The site is additionally complicated by the fact that one can’t just hunt down one level of criteria that might be important to you – such as “toxin free” products (you can get an eco badge for just being hand made, toxin free is an added bonus). The system is overwhelming, confusing, and because it’s not well organized, it does not deliver the promised transparency.
Right Step: A simple solution would be to publish the producer or seller’s claims right on the product page. Rather than providing a series of badges, tell the eBay buyer the specific claims, and let us know how that claim was verified. Allow the buyer who is interested to drill down further and read the documentation of these claims, see photographs of the manufacturing process, and meet the product maker themselves. This process might even encourage all sellers to be more upfront about their entire product development cycle. A more advanced and proactive effort by World of Good and eBay would be to fund a single 3rd party certifier to develop a more comprehensive ratings system; something similar to what EPEAT has done for computers.
#3: How Did a Leaden Lipstick Get in Here?
So if you haven’t noticed I’m a suspicious green consumer, but I still had hopes for the site until I saw a lipstick from PeaceKeeper Cosmetics. This Whole Foods-marketed cosmetics brand was outed in an Environmental Working Group (EWG) report last year, A Poison Kiss, for having a high concentration of lead while also claiming to be all natural (and socially pure). Burts Bees was also listed as a culprit.
Granted, there is still vociferous debate about whether EWG and other environmental advocates are crying wolf, or whether we should really believe that no amount of lead is good for a product applied directly to one’s lips. I had my own encounter with PeaceKeeper as a consumer and writer trying to understand this issue, and never got a straight answer from the company as to whether their products were truly safe.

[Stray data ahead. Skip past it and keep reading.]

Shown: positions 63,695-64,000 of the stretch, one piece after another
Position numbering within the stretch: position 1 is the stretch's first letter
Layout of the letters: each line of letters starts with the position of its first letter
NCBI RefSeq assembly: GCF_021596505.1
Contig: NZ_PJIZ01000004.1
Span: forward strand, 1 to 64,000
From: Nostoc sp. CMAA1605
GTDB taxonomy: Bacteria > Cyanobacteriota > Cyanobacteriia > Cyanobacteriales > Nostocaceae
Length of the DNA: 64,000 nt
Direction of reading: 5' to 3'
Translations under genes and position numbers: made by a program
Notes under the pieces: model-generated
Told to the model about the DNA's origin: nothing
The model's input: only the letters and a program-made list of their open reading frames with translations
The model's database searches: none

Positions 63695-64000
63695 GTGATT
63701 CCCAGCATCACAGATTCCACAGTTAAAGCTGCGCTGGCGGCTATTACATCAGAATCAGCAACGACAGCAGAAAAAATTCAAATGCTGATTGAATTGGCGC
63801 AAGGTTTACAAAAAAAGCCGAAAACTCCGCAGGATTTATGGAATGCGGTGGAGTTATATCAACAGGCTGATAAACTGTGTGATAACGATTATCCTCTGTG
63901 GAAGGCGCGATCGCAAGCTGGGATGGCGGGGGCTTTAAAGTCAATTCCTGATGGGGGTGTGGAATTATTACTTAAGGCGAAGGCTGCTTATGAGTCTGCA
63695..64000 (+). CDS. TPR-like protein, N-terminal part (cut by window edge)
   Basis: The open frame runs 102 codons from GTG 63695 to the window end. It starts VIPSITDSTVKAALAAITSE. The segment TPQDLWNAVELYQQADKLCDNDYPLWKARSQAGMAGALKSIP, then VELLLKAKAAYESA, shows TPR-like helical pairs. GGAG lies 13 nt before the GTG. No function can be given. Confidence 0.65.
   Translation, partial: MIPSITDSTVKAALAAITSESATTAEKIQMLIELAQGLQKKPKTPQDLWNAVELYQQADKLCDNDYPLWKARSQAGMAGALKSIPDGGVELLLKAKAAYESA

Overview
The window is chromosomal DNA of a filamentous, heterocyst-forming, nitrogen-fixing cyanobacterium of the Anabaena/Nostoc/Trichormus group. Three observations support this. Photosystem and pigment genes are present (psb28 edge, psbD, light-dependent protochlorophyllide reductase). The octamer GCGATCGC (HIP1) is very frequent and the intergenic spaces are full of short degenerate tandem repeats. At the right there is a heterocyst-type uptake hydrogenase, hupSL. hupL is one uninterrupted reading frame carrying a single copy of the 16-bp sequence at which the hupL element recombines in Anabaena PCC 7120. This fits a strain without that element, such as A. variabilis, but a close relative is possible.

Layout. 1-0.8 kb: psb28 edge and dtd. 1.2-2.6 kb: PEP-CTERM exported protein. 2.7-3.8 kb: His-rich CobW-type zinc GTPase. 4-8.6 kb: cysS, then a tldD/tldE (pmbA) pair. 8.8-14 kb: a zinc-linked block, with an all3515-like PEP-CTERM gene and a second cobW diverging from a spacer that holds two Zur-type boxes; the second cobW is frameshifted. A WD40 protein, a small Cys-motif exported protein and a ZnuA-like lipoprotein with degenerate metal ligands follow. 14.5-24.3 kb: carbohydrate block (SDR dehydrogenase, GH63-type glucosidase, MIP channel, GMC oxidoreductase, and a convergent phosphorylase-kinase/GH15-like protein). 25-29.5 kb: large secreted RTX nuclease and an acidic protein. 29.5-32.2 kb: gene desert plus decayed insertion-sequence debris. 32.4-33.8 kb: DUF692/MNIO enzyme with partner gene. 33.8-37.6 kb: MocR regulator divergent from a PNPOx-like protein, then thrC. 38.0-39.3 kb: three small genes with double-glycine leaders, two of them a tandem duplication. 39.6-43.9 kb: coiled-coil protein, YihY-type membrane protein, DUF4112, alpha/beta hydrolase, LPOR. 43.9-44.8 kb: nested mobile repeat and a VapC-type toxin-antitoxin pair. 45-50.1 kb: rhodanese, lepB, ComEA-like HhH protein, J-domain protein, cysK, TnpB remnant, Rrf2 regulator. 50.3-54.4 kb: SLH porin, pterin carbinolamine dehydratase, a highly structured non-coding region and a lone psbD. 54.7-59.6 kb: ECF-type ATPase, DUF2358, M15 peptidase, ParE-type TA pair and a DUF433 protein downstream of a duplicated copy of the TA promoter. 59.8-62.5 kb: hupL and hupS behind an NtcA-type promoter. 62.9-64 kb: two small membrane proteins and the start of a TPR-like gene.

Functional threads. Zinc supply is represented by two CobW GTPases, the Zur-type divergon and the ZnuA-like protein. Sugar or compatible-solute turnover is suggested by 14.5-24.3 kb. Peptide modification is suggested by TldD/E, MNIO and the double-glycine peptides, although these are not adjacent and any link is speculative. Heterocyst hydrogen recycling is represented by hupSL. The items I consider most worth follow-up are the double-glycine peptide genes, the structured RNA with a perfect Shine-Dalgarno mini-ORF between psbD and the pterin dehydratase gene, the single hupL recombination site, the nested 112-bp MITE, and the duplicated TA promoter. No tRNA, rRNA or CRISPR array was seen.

When I see that PeaceKeeper has been verified by Coop America for being both green and socially positive, I wonder if this third party organization knows about the EWG study, the call for FDA investigation by John Kerry, Barbara Boxer and Dianne Feinstein, and the ongoing efforts by EWG and other activists to get to the bottom of this issue. For now, I go lipstick-less, until the truth comes out. In the meantime, the existence of this product on a site claiming the highest degrees of ethical and eco choice makes me question the entire premise and offering, which is a shame.
Right Step: Eco-fatigue is caused by such confusing claims and hard-to-navigate credibility. What eco and social and good-seeking consumers need is a more holistic understanding of the things that they buy. World of Good is selling mostly non-essential gift items like jewelry, fashion, housewares, and coffee, but the eco and social benefits of each could be much more transparently communicated.
Asking all sellers to publish their claims on the site would be the first order of business. But the real opportunity may lie in connecting the community website functions of World of Good to the product and commerce aspect of the site. World of Good started out as a community of socially-minded entrepreneurs, so allow these members to review and comment on products, and invite the producers to join in on the conversation. Rather than have ethics imposed from the developed world to the developing world artisans on the site, let ethics evolve as they naturally do, as living, breathing conversations, behaviors, and expressed beliefs. Only in this way can we develop a more global and shared sense of ethical living.
Update: World of Good was acquired by Ebay in February, 2010, and was transformed into Green.Ebay.com – the sustainability aisle for Ebay.